The Top 15 Security Posts – Vetted & Curated
*Threats & Defense*
1. Microsoft’s Making a Secure PC Chip—With Intel and AMD’s Help (Wired, Nov 17 2020)
The Pluton security processor will give the software giant an even more prominent role in locking down Windows hardware.
2. Symantec Reports on Cicada APT Attacks against Japan (Schneier on Security, Nov 20 2020)
“Symantec is reporting on an APT group linked to China, named Cicada. They have been attacking organizations in Japan and elsewhere.
Cicada has historically been known to target Japan-linked organizations, and has also targeted MSPs in the past. The group is using living-off-the-land tools as well as custom malware in this attack campaign, including a custom malware — Backdoor.Hartip — that Symantec has not seen being used by the group before.”
3. How to Identify Cobalt Strike on Your Network (Dark Reading, Nov 18 2020)
Common antivirus systems frequently miss Cobalt Strike, a stealthy threat emulation toolkit admired by red teams and attackers alike.
Filter Out the Noise
Since I started this curated newsletter in June 2017, I’ve clipped ~17,000 articles and narrowed them down into the best 20 per day & best 15 per week. This is my favorite way to cut through all the security marketing and hype. If you’re enjoying it, tell a friend. If you hate it, tell an enemy.
Thanks! – Lucas Samaras
*AI, IoT, & Mobile Security*
4. Security Researchers Sound Alarm on Smart Doorbells (Dark Reading, Nov 23 2020)
A new analysis of 11 relatively inexpensive video doorbells uncovered high-risk vulnerabilities in all of them.
5. Fake Minecraft mods installed on over one million Android devices (Graham Cluley, Nov 24 2020)
If you or your kids are fans of Minecraft then take care before installing apps that modify the immensely popular game. Security researchers say that they have discovered over 20 fake ‘modpack’ apps that are actually designed to bombard users with adverts in such an intrusive and aggressive fashion that using the phone becomes virtually impossible.
6. Apple to Press Ahead on Mobile Privacy, Despite Facebook Protests (SecurityWeek, Nov 20 2020)
Apple confirmed Thursday it would press ahead with mobile software changes that limit tracking for targeted advertising — a move that has prompted complaints from Facebook and others.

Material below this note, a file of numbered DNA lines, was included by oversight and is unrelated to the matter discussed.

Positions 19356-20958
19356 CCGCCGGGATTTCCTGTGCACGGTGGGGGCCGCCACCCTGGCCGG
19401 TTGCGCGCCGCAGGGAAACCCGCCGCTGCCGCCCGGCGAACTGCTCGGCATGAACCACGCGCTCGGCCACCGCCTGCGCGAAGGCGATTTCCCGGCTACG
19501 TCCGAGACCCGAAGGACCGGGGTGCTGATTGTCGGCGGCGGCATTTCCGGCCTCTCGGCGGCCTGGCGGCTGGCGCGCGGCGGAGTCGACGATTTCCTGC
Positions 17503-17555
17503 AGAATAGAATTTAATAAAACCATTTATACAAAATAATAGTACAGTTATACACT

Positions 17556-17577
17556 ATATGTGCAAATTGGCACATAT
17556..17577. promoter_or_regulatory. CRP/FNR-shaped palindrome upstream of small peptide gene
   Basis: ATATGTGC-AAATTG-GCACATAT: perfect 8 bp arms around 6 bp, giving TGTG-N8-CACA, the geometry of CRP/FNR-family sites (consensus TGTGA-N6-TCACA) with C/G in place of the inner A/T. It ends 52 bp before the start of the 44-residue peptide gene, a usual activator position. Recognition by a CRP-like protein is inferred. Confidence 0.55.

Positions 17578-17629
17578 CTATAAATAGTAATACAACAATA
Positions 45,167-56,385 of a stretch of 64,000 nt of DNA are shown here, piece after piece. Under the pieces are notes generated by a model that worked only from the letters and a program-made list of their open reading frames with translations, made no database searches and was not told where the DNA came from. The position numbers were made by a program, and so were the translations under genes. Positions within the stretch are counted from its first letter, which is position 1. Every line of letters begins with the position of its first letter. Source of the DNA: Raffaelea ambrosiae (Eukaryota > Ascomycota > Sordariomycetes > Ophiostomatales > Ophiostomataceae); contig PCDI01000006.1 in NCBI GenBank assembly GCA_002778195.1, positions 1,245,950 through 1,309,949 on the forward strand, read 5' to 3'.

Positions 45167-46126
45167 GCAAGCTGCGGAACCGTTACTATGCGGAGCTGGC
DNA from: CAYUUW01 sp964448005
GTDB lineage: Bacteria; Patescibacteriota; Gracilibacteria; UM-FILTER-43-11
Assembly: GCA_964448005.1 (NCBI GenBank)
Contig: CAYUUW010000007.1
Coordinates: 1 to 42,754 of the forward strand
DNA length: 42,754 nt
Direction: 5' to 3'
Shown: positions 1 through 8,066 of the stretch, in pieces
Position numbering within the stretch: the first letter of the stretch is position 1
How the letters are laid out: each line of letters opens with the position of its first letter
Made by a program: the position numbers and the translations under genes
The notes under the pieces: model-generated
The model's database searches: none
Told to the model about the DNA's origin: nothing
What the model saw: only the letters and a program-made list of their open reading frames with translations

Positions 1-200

*Cloud Security, DevOps, AppSec*
7. Zero Trust architectures: An AWS perspective (AWS Security Blog, Nov 23 2020)
Our mission at Amazon Web Services (AWS) is to innovate on behalf of our customers so they have less and less work to do when building, deploying, and rapidly iterating on secure systems. From a security perspective, our customers seek answers to the ongoing question…
8. A Security Engineer’s Quest to Find 365 Bugs in Microsoft Office 365 (VICE, Nov 24 2020)
He’s almost there, too, with about 310 bugs found so far.
9. Facebook Paid Out $11.7 Million in Bug Bounties Since 2011 (SecurityWeek, Nov 20 2020)
Social media giant Facebook this week announced that it has paid out more than $11.7 million in bug bounties since 2011. To date, more than 50,000 researchers signed up for the company’s bug bounty program, and approximately 1,500 of them, from 107 countries, have received a bug bounty reward, the company says.
*Identity Mgt & Web Fraud*
10. Home Depot Settles with US States Over 2014 Data Breach (Infosecurity Magazine, Nov 25 2020)
11. ‘Fraud’ Is a Banned Word in U.S. Aid Program Overwhelmed by It (Bloomberg, Nov 20 2020)
A U.S. agency facing mounting scrutiny over how it doled out checks from a $212 billion pandemic relief program has privately directed employees not to use the word “fraud” in writing if they spot suspicious applications.
12. Apple’s Head of Global Security Facing Bribery Charges (Infosecurity Magazine, Nov 24 2020)
Thomas Moyer is accused of offering $70,000 worth of iPads to police officers
13. More on the Security of the 2020 US Election (Schneier on Security, Nov 23 2020)
“Last week I signed on to two joint letters about the security of the 2020 election. The first was as one of 59 election security experts, basically saying that while the election seems to have been both secure and accurate (voter suppression notwithstanding), we still need to work to secure our election systems…”
14. Financial Impact of Ransomware Attack on Sopra Steria Could Reach €50 Million (SecurityWeek, Nov 27 2020)
European IT services provider Sopra Steria estimates that a recent ransomware attack will have a financial impact ranging between €40 million ($48 million) and €50 million ($60 million).
15. On That Dusseldorf Hospital Ransomware Attack and the Resultant Death (Schneier on Security, Nov 24 2020)
“Wired has a detailed story about the ransomware attack on a Dusseldorf hospital, the one that resulted in an ambulance being redirected to a more distant hospital and the patient dying. The police wanted to prosecute the ransomware attackers for negligent homicide, but the details were more complicated:
After a detailed investigation involving consultations with medical professionals, an autopsy, and a minute-by-minute breakdown of events, Hartmann believes that the severity of the victim’s medical diagnosis at the time she was picked up was such that she would have died regardless of which hospital she had been admitted to.”